• Flexibility of Closure - The ability to identify or detect a known pattern (a figure, object, word, or sound) that is hidden in other distracting material.
     
  • Speed of Closure - The ability to quickly make sense of, combine, and organize information into meaningful patterns.
     
  • Information Ordering - The ability to arrange things or actions in a certain order or pattern according to a specific rule or set of rules (e.g., patterns of numbers, letters, words, pictures, mathematical operations).
     
    source: Occupational Information Network: Umpires, Referees, and Other Sports Officials  updated December 2006
     


    Work Activities
    for Umpires, Referees, and Other Sports Officials
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  • Making Decisions and Solving Problems - Analyzing information and evaluating results to choose the best solution and solve problems.
     
  • Evaluating Information to Determine Compliance with Standards - Using relevant information and individual judgment to determine whether events or processes comply with laws, regulations, or standards.
     
  • Resolving Conflicts and Negotiating with Others - Handling complaints, settling disputes, and resolving grievances and conflicts, or otherwise negotiating with others.
     
  • Updating and Using Relevant Knowledge - Keeping up-to-date technically and applying new knowledge to your job.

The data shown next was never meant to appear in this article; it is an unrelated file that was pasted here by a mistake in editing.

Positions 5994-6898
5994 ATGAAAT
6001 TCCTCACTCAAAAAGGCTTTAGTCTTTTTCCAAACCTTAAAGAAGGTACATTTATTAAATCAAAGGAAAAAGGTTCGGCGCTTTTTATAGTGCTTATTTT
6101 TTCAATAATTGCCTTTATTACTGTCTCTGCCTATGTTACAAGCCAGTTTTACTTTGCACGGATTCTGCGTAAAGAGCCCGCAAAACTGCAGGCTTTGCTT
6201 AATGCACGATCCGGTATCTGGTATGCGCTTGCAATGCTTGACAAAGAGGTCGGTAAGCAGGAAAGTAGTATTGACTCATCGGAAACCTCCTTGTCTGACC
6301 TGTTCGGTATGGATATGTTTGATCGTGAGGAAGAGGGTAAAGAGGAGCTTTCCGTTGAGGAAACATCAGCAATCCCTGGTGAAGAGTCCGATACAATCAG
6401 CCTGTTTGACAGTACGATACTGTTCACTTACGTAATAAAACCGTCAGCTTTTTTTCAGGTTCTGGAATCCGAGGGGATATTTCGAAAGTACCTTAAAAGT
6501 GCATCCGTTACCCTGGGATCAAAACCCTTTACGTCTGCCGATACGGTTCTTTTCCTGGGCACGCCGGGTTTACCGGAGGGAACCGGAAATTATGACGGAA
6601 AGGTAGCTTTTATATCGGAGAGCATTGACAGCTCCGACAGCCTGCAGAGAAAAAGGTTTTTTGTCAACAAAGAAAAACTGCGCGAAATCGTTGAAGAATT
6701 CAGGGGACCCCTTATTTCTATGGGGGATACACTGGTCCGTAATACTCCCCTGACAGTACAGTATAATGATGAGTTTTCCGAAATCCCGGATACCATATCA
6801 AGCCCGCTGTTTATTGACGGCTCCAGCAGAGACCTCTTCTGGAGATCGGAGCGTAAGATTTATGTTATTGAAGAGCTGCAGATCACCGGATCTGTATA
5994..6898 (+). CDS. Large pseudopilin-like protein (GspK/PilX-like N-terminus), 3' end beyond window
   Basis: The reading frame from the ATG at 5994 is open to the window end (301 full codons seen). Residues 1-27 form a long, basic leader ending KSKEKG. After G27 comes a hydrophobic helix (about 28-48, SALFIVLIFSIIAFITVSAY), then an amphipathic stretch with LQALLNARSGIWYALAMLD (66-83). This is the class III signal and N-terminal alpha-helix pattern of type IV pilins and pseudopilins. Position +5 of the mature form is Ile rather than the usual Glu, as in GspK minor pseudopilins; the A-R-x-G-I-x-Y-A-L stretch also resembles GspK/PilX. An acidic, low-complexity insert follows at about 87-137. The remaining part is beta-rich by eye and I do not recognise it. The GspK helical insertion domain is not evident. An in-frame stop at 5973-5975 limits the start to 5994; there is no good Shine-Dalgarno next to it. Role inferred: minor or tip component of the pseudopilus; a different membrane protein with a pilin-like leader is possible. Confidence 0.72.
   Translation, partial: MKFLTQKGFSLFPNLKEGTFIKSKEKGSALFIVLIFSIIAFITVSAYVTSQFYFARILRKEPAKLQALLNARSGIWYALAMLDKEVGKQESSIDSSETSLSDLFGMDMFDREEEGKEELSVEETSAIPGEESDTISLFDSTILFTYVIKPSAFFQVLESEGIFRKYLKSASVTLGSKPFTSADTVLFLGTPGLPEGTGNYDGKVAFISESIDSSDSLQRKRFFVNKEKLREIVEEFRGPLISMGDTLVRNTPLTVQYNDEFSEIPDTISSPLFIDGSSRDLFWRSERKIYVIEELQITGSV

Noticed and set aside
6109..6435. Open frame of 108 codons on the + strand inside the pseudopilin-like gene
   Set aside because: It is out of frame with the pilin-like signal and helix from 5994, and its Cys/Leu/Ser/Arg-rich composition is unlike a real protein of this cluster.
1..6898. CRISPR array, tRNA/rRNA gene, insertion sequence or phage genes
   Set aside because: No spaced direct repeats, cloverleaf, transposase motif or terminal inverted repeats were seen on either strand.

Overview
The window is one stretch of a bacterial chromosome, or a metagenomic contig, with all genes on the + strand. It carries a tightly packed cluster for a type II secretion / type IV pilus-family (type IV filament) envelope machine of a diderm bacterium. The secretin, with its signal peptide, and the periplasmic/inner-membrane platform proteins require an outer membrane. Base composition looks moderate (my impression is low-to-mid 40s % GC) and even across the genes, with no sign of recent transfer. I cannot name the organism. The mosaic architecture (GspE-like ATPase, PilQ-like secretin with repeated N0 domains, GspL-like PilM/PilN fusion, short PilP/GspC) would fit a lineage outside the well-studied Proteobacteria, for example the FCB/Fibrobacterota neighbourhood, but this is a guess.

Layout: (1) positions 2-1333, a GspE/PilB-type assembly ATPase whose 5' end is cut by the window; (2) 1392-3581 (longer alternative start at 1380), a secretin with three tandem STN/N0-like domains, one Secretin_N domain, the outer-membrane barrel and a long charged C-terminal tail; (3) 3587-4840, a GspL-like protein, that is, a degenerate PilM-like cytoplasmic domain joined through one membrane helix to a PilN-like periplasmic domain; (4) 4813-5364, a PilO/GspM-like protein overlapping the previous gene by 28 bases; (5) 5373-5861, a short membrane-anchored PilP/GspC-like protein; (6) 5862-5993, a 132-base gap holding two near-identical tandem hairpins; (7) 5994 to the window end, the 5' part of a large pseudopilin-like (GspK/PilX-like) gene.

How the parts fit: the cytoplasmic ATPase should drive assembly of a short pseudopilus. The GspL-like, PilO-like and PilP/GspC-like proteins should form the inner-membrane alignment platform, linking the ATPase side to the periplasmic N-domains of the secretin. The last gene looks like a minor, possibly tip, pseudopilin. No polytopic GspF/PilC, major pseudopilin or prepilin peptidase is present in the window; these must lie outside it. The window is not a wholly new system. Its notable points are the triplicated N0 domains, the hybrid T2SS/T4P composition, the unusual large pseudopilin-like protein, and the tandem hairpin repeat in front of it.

• Getting Information - Observing, receiving, and otherwise obtaining information from all relevant sources.
     
  • Establishing and Maintaining Interpersonal Relationships - Developing constructive and cooperative working relationships with others, and maintaining them over time.
     
  • Identifying Objects, Actions, and Events - Identifying information by categorizing, estimating, recognizing differences or similarities, and detecting changes in circumstances or events.
     
  • Communicating with Supervisors, Peers, or Subordinates - Providing information to supervisors, co-workers, and subordinates by telephone, in written form, e-mail, or in person.
     
  • Coaching and Developing Others - Identifying the developmental needs of others and coaching, mentoring, or otherwise helping others to improve their knowledge or skills.
     
  • Judging the Qualities of Things, Services, or People - Assessing the value, importance, or quality of things or people.
     
    source: Occupational Information Network: Umpires, Referees, and Other Sports Officials  updated December 2006
     


    Interests
    for Umpires, Referees, and Other Sports Officials
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  • Enterprising - Enterprising occupations frequently involve starting up and carrying out projects. These occupations can involve leading people and making many decisions. Sometimes they require risk taking and often deal with business.
     
  • Realistic - Realistic occupations frequently involve work activities that include practical, hands-on problems and solutions. They often deal with plants, animals, and real-world materials like wood, tools, and machinery. Many of the occupations require working outside, and do not involve a lot of paperwork or working closely with others.
     
  • Conventional - Conventional occupations frequently involve following set procedures and routines. These occupations can include working with data and details more than with ideas. Usually there is a clear line of authority to follow.
     
    source: Occupational Information Network: Umpires, Referees, and Other Sports Officials  updated June 2008
     


    Work Styles
    for Umpires, Referees, and Other Sports Officials
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  • Integrity - Job requires being honest and ethical.
     
  • Dependability - Job requires being reliable, responsible, and dependable, and fulfilling obligations.